Earlier, on our first day, we visited Visible Voice Books in Cleveland, OH after having a few too many of those tiny American pints of beer. Seriously, did you know that American pints are smaller than Canadian (British) pints? It’s true. Beer is so much cheaper but you do get less of it! I bought two Salinger books (I really loved Nine Stories which I was not expecting and now I have to read everything else) and a Nabokov.
In past years, Scott has done most of the driving, but I did more this year, which meant that I had a tiny bit more say in the music we listened to, which meant that we listened to Meat Loaf for a good stretch of our last day on the way home. Sorry, I have no apologies. We went in alphabetical order through all 190 or so tracks I had on the Nano, skipping the ones I didn’t want to hear. I am an excellent driver of course but sometimes I get a bit freaked out about driving in the suburbs and cities of America, but with Meat Loaf blasting I could not have cared less.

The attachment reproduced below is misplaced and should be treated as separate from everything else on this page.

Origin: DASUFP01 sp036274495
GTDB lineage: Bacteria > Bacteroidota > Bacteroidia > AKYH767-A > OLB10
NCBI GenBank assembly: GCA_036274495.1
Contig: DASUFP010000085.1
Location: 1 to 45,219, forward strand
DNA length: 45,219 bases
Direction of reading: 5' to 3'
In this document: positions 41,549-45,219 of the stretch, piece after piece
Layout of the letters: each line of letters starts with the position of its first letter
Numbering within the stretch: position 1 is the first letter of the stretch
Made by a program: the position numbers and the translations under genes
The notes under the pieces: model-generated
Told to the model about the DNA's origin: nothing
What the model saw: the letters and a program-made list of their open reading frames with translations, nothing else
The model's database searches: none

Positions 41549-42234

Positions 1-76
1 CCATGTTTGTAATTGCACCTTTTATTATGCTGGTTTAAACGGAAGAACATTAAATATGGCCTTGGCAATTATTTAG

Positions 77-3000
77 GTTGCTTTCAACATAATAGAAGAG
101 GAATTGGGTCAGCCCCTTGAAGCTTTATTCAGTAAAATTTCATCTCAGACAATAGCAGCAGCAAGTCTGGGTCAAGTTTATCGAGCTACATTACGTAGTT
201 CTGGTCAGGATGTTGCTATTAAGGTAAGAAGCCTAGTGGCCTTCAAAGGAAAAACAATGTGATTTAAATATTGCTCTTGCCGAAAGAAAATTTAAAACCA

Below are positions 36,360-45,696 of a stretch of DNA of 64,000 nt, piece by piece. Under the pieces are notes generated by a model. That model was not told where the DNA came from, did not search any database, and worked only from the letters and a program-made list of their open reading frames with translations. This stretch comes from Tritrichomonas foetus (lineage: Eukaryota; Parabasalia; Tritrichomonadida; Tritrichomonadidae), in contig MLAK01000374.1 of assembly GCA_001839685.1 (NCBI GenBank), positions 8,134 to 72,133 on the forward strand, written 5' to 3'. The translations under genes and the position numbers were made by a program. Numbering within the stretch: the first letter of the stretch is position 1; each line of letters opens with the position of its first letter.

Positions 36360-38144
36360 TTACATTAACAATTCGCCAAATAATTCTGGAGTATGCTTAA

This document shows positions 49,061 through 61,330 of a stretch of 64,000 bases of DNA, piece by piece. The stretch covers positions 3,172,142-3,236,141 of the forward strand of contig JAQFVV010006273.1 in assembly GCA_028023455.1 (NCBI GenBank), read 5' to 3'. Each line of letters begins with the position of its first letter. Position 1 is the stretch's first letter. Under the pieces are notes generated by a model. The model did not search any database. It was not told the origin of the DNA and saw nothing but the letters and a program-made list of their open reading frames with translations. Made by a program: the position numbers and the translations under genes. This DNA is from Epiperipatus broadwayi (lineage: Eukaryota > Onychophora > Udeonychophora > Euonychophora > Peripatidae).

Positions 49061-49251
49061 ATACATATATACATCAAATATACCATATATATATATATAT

Waffle House was not as good as I remember from last year.
We listened to Mitch Hedberg, then Hannibal Buress, then (early) Patton Oswalt. That was exactly the wrong order to listen to them in, if the theory is that you listen to the least funny first and go funnier from there. Hannibal was underwhelming after Mitch but then after early Patton he seemed much better.
There was a house on fire right on the side of the interstate near the PA/OH border, and I mean smoke pouring out from all sides of the porch and roof ablaze. It was sobering.
I was by far the least helpful person at Thanksgiving dinner. Sorry, everyone. I’m not really sure what I drank but whatever it was, it was a lot. I was supposed to help with the dishes but ended up talking with my sister-in-law Kat at the table while Scott and his mom did the work. I feel guilty but not that guilty. I would probably have broken something. And I really like talking with Kat.